2 Replies Latest reply on Nov 19, 2010 8:12 AM by Harold Brunt

    limited complexity of equation driven curve?

      This is a 2D optical 4th-order aspheric curve of the form Dx^4+x^2/(R+(R^2+x^2(k+1) )^.5) that I'm trying to sketch, then revolve:

       

          y(x)= .0002629*x^4+x^2/(39.5194+(1561.78-27.7483*x^2)^.5)    -11 <= x <= 11

       

      and SW fails on it.  Click on the green checkmark and it just disappears w/o a trace.  Anyone know why?  Is there a limit on the length of the equation or the number of of nested parentheses?

        • Re: limited complexity of equation driven curve?
          Harold Brunt

          If I start plugging in the formula as written to an excel spreadsheet, several of the results for 1561.78-27.7483*x^2 are negative. Even after adding the 39.154 the square root will fail. Perhaps it is your order of operations.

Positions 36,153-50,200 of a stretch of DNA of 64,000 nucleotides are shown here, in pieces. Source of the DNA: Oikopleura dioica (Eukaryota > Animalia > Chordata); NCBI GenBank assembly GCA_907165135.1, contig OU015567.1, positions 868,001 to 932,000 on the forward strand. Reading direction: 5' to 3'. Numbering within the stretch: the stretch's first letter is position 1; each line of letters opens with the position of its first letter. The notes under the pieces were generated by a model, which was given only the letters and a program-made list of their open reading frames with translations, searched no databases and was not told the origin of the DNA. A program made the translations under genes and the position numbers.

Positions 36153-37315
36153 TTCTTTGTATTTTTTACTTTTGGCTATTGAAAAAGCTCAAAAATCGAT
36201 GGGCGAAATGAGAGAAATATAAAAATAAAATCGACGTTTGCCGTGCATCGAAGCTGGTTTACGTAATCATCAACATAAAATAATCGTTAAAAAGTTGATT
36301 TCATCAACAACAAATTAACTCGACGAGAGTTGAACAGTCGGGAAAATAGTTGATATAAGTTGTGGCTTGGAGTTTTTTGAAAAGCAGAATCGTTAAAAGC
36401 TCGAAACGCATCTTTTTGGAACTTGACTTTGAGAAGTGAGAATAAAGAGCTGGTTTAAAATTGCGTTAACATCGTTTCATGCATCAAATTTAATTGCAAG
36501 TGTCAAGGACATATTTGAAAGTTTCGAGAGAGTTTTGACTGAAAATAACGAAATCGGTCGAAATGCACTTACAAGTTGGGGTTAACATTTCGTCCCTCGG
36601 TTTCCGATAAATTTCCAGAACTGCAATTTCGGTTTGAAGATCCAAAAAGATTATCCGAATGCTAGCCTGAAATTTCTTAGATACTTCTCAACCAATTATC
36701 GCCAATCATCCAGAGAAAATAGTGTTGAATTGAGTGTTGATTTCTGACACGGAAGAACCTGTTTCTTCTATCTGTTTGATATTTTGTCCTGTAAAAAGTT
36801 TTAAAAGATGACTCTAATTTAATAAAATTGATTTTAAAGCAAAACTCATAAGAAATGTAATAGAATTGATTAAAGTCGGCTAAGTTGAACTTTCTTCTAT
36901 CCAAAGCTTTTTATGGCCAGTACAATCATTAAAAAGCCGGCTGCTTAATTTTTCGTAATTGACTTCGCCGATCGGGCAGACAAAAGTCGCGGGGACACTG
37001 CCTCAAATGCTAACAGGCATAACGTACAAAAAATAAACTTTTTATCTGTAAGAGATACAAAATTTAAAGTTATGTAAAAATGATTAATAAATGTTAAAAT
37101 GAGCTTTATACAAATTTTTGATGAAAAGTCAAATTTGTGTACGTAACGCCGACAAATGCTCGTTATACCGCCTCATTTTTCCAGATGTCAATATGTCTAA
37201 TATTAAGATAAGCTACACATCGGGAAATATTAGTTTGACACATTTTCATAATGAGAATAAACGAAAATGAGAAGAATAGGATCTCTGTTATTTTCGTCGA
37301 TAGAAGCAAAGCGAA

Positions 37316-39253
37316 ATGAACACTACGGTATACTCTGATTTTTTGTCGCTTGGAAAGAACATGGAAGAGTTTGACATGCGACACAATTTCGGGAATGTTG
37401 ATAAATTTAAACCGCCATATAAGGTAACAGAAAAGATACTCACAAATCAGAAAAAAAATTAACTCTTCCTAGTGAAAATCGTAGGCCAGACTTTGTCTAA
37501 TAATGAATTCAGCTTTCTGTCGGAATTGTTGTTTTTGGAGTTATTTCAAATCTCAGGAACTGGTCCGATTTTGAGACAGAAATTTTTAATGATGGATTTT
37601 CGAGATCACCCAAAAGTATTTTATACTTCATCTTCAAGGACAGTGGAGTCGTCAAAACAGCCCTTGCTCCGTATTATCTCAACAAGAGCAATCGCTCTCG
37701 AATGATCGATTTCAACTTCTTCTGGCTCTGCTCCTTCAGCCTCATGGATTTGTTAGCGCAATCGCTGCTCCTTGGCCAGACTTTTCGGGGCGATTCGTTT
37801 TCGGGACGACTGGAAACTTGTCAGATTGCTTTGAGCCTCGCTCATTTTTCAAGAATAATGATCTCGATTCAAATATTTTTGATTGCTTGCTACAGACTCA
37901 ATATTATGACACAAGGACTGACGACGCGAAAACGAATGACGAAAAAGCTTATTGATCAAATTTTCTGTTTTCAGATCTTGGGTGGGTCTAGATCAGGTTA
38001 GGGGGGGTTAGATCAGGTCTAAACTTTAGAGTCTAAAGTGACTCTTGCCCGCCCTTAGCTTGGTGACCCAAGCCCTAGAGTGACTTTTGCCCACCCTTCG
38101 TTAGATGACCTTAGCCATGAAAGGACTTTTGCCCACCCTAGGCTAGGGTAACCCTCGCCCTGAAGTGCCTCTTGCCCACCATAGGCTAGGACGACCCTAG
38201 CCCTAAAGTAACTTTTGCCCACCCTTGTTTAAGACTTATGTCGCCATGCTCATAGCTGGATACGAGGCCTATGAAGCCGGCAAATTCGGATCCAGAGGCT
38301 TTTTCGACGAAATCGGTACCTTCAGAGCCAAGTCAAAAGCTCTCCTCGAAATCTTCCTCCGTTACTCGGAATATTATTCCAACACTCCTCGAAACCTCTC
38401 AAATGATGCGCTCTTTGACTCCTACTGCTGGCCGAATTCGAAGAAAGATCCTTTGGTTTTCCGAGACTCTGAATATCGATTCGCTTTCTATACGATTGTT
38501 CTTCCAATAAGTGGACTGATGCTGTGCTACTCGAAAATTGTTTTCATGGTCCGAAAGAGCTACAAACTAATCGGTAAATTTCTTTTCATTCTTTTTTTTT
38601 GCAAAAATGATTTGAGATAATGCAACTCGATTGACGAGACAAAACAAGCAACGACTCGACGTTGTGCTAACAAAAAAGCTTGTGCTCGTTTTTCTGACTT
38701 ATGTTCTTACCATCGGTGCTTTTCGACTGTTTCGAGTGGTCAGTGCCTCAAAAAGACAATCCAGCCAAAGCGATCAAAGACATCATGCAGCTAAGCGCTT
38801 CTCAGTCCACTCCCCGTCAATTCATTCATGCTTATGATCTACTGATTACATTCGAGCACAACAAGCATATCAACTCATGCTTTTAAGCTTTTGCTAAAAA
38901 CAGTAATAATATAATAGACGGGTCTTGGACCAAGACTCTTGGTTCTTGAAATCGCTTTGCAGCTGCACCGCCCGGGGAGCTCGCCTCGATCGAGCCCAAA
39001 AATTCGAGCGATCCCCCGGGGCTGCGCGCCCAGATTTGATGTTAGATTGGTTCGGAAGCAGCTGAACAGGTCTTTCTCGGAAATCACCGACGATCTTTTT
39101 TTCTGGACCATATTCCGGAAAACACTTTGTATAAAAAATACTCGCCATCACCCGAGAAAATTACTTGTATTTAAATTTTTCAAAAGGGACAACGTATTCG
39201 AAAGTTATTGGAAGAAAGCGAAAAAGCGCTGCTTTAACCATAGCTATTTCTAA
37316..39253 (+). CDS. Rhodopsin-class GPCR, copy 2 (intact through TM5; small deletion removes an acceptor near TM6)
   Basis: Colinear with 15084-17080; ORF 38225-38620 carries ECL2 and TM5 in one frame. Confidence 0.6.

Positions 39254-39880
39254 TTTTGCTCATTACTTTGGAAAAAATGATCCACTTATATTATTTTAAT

I couldn't resist playing with this. Is it also possible that your conic value should be -.2517? That way -27.7483 would just be -.7483 and the curve would look like this:

           

          Also, you might make your sketch from 0 to 11 so that you can revolve the curve about the center axis.

           

          4th order.JPG

          • Re: limited complexity of equation driven curve?
            Harold Brunt

            I have been thinking about this some more. I don't sleep much....

             

            I am more familiar with the conic formula in the form: y(x) = (x^2/R)/(1+(1-(1+(K))*(x/R)^2)^.5)

             

            It is a formula for a Rho variable driven conic curve where X determines the start and end points; K is the Rho variable where 0 = circle, 0 > K > -1 = ellipse, -1 = parabolic, and K < -1 is hyperbolic; R is the radius of curvature. To expand this for even coefficeints it would be: y(x) = (x^2/R)/(1+(1-(1+(K))*(x/R)^2)^.5) + Dx^2 + Dx^4...

             

            Another thing you might consider is that a revolved surface will be less accurate than a boundary surface when used as an optical reference surface. This a thread where the topic was discussed a while ago: https://forum.solidworks.com/message/157294#157294
            Harold